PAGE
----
On the golf ball of the invention, the dimples 4 are also formed. Preferably, the dimples are circular in plane shape and have a diameter of 0.4 to 4.0 mm, especially 1.6 to 3.6 mm and a depth of 0.01 to 0.4 mm, especially 0.05 to 0.2 mm. Theremay be formed dimples of two or more types which are different in diameter and/or depth. on the golf ball of the invention, the protrusions 2 are preferably formed in such a number that the total of projection areas of the protrusions as projected on aplane (see FIGS. 1B, 2B, 4B, and 5B) accounts for 1 to 40%, especially 4 to 28% of the overall surface area of the original spherical surface of the sphere 1. If the surface area occupation of protrusions is less than 1%, such a small number ofprotrusions would not exert their effect. If the surface area occupation of protrusions exceeds 40%, the ball would follow a trajectory approximate to the large-size ball. and be susceptible to windage.

Also preferably, the total of projection areas of the recesses 3 and the dimples 4 (inclusive of annular dimples 4') as projected on a plane (see FIGS. 2B, 4B, and 5B) accounts for 10 to 85%, especially 30 to 75% of the overall surface area ofthe original spherical surface. In this regard, the total of projection areas of the dimples 4 is preferably 10 to 85%, especially 30 to 75% of the total of projection areas of the recesses 3 and the dimples 4. The dimples 4 herein referred to areinclusive of those dimples which are not associated with protrusions.

Further preferably, the number of dimples is 80 to 560, especially 200 to 480. The total of the land areas of the sphere 1 where neither the dimples nor the protrusions are formed is preferably 3 to 50%, especially 10 to 35% of the overallsurface area of the original spherical surface.

The golf ball of the invention should preferably have axisymmetric surface topography. The dimples 4 and dimple-like recesses 3 may be arranged in the same manner as prior art dimple arrangements. In this regard, the golf ball of the inventionhas the advantage that the great circle taken as a reference line in the prior art golf ball dimple arrangement design can be formed as a protruding strip 2c. The protruding strip 2c may be a full circle or segments extending exactly along or a littleoff the great circle.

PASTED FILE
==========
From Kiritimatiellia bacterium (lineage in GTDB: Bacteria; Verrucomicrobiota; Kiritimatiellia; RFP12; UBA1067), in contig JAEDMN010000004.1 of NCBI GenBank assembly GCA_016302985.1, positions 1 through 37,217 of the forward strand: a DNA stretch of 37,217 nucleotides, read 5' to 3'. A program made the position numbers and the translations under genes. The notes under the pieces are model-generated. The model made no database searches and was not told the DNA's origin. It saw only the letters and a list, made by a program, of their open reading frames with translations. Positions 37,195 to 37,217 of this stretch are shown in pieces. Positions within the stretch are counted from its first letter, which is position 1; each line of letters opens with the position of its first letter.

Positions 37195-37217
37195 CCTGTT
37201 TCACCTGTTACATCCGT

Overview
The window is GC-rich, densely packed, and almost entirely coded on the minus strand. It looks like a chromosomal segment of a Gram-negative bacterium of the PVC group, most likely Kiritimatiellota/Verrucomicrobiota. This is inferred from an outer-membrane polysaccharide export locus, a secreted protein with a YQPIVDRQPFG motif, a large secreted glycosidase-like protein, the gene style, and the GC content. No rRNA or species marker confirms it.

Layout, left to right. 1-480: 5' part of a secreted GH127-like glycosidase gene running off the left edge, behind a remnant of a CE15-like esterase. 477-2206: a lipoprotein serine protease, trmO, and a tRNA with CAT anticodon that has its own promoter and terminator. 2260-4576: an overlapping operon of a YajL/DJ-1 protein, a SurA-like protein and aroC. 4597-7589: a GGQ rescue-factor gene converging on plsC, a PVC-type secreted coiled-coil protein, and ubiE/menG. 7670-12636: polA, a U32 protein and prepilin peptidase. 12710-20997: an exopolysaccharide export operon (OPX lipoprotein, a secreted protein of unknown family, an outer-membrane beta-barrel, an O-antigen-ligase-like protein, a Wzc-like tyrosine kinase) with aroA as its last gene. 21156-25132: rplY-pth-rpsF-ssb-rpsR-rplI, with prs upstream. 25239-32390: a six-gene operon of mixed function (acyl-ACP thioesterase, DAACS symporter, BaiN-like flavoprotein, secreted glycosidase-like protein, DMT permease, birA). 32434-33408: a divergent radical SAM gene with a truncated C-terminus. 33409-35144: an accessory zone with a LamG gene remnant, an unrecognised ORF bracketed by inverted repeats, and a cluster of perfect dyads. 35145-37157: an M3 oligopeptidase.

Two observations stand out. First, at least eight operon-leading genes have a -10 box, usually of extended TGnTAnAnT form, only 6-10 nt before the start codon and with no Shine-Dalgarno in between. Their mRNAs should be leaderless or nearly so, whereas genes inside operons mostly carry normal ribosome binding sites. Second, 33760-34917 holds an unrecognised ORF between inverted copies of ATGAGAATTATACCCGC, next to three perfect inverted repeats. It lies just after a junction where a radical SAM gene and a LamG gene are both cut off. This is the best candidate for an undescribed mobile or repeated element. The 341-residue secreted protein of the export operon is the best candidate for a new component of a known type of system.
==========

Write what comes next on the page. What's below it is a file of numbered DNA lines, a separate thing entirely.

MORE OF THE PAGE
While such protruding strips 2c are formed, the remaining land areas of the sphere may be additionally formed with hemi-spherical, conical or frusto-conical protrusions 2a.

With the above-mentioned construction, the golf ball of the invention fully satisfies the diameter specification of the large-size ball due to the formation of protrusions 2 although in a substantial sense, it has a diameter approximately equalto the small-size ball diameter. To definitely specify this feature, the present invention sets forth as an essential requirement that the ball is unable to pass through a ring gage having an inner diameter of 42.67 mm.

The ball "unable to pass through a ring gage having an inner diameter of 42.67 mm" means that the ball has a diameter complying with the Rules of Golf (the large-size ball). Exactly stated, the test involves resting the ball on a ring gage ofstainless steel precisely worked to an inner diameter of 42.67 mm and turning around the ball on the gage which is held horizontal, thereby judging whether or not the ball passes through the gage under gravity. The test is randomly repeated 100 timesfor one ball. With a test result of less than 25 passes among 100 tests, the ball is regarded as "unable to pass through a ring gage having an inner diameter of 42.67mm." Since the golf ball is a rubber product whose diameter readily varies withtemperature, the ball is kept at a constant temperature of 23.+-.1.degree. C. upon measurement.

The golf ball of the invention has a diameter satisfying the Rules of Golf (large-size ball) while it has; improved flight advantages including a straight long-lasting trajectory, windage resistance, and added run like the small-size ball.

With respect to the structure, the golf ball may be either a wound golf ball or a solid golf ball including a one-piece golf ball, two-piece golf ball, and multi-piece golf ball of a three or more layer structure. That is, the present inventionis applicable to any type of golf ball. The ball may be prepared from well-known materials by conventional molding methods including injection molding and compression molding. The weight and other specifications of the ball may be properly selected inaccordance with the Rules of Golf.

EXAMPLE

Examples of the invention are given below by way of illustration and not by way of limitation.

Examples 1-2